Almost Famous (2000)

“I always tell the girls, never take it seriously, if ya never take it seriosuly, ya never get hurt, ya never get hurt, ya always have fun, and if you ever get lonely, just go to the record store and visit your friends.”

Almost Famous gives a glamorous, star studded look backstage at the 70’s music scene and a peek into music journalism.

The story is of William Miller (Patrick Fugit); son of a protective and conservative mom (Frances McDormand) and brother to a rebellious sister (Zoey Deschanel) who gives him the greatest gift of his life: her collection of records ranging from Simon&Garfunkel to The Who.  “Listen to Tommy with a candle burning, and you will see your entire future,” she tells him in a note, referring to the classic double album by The Who.  William listens to it and gets instantly sucked into the the universe of Rock and Roll.

Here the movie jumps a few years and we see 15 year old William in high school.  He’s shy, somewhat awkward and younger than his grade but that’s overpowered by his sweet demeanor and discreet charm.  Patrick Fugit does a wonderful job, especially considering that this was his first major film.

William writes for Creem Magazine and one day he meets the Editor Lester Bangs (Philip Seymour Hoffman).  The two befriend each other.  Bangs assigns him to a story on Black Sabbath so he goes to their concert but the doorman won’t let him in.  To cut a long story short, he meets Penny Lane (Kate Hudson), the leader of the so called “Band-Aides”, who gets him in the door.  He doesn’t get to interview Black Sabbath but instead he meets Stillwater, who, after William praises their music, allows him to hang backstage with them.  After the show, Russell (Billy Crudup) invites William to meet up with Stillwater in LA.  So William sneaks off the LA and spends the next weeks of his life with the band, writing a narrative about them for Rolling Stone Magazine.

The screenplay is written by and based on director Cameron Crowe’s life as a young reporter for Rolling Stone.  Instead of the band Stillwater, Crowe toured with the Allman Brothers Band.  The near plane crash actually happened and Crowe based the character of Russell on Eagles guitar player Glenn Frey.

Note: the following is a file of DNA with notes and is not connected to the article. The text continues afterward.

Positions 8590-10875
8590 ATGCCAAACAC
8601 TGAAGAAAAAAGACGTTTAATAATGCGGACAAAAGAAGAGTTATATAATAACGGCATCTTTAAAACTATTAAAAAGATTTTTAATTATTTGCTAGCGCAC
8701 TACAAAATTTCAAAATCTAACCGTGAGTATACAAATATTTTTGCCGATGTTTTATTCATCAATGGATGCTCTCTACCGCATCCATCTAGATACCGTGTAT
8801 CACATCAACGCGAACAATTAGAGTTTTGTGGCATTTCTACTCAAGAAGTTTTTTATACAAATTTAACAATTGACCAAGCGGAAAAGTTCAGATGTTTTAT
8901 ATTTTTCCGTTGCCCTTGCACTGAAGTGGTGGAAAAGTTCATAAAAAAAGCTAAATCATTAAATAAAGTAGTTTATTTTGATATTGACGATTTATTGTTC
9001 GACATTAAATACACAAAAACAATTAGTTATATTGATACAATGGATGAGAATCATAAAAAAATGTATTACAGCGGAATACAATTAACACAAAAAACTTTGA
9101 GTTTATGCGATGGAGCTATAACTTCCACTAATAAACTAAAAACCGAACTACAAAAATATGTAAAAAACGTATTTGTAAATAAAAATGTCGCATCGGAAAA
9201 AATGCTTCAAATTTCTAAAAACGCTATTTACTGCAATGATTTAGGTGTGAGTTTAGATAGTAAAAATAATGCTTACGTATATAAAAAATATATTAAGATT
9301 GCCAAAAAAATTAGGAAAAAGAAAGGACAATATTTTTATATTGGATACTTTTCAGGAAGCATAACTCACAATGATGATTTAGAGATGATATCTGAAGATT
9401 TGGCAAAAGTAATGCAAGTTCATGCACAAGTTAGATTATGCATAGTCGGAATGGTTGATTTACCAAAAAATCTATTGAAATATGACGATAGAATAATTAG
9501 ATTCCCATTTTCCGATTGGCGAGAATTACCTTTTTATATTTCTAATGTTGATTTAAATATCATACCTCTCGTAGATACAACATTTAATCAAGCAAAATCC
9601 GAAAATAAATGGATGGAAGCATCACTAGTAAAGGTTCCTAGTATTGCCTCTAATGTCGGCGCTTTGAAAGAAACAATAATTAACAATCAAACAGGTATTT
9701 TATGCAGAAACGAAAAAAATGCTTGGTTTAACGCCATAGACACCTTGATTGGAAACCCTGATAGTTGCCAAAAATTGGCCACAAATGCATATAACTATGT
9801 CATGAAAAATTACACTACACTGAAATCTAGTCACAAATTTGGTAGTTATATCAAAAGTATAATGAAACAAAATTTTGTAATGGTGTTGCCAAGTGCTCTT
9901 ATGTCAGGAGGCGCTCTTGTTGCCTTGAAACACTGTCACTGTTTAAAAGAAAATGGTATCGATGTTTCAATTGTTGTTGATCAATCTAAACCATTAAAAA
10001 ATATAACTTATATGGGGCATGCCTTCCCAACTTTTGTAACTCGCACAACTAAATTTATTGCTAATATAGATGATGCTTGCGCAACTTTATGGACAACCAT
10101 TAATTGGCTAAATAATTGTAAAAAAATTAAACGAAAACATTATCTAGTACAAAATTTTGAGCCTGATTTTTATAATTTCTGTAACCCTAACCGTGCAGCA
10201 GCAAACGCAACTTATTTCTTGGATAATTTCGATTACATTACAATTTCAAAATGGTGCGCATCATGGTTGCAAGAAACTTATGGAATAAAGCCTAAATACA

The production design is aesthetically pleasing and showcases the and allure, however falsely glamorized, of the seventies.  The costumes are wonderful; from simple leather jackets and bell bottoms to Penny’s flashy fur coats and purple sunglasses; a wardrobe I, personally, would kill for.

While the acting is great and everyone’s performances are perfect- even Seymour Hoffman’s acting is truly wonderful even though he has but a small role-the weakest part of the film is the character’s lack of connection with me.  While I did ache for Penny and couldn’t help but love William and have a soft spot for Russell and Jeff (Jason Lee), I just didn’t feel strong emotions.  Yes, all the characters were likable but after investing two hours of my life in this movie, I didn’t feel as emotional as I thought I should have.

Almost Famous was nominated for four Oscars (including Kate Hudson and Frances McDormant for best supporting actresses) and took home the award for best screenplay at the 2001 Academy Awards.

I thoroughly enjoyed Almost Famous because, besides movies, classic rock is my passion (Springsteen, Fleetwood Mac, Petty…you name it) as well as seventies fashion, so I loved everything about the film, especially the backstage aspect.  I had particularly high expectations going into it, just because it is so up my alley of interests.  Though my expectations were not 100% met, Almost Famous is a charming, heartwarming, appealing and exceptionally well-made piece of cinema.


Rating: ⭐️⭐️⭐️⭐️⭐️⭐️⭐️/10


On another note, I made an about me page. Check it out!


 


 

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